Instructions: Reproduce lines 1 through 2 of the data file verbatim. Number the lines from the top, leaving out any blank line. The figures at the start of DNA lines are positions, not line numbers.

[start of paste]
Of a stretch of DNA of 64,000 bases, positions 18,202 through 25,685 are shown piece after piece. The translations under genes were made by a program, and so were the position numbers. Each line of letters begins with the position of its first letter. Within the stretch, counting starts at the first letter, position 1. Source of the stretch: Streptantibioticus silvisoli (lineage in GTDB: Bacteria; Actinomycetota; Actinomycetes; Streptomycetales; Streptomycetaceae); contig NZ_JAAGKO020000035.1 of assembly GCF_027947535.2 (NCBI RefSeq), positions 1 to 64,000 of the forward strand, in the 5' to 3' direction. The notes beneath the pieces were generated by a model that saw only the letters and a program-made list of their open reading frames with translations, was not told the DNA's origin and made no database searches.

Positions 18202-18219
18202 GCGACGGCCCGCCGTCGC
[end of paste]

Of a stretch of DNA of 64,000 bases, positions 18,202 through 25,685 are shown piece after piece. The translations under genes were made by a program, and so were the position numbers. Each line of letters begins with the position of its first letter. Within the stretch, counting starts at the first letter, position 1. Source of the stretch: Streptantibioticus silvisoli (lineage in GTDB: Bacteria; Actinomycetota; Actinomycetes; Streptomycetales; Streptomycetaceae); contig NZ_JAAGKO020000035.1 of assembly GCF_027947535.2 (NCBI RefSeq), positions 1 to 64,000 of the forward strand, in the 5' to 3' direction. The notes beneath the pieces were generated by a model that saw only the letters and a program-made list of their open reading frames with translations, was not told the DNA's origin and made no database searches.

Positions 18202-18219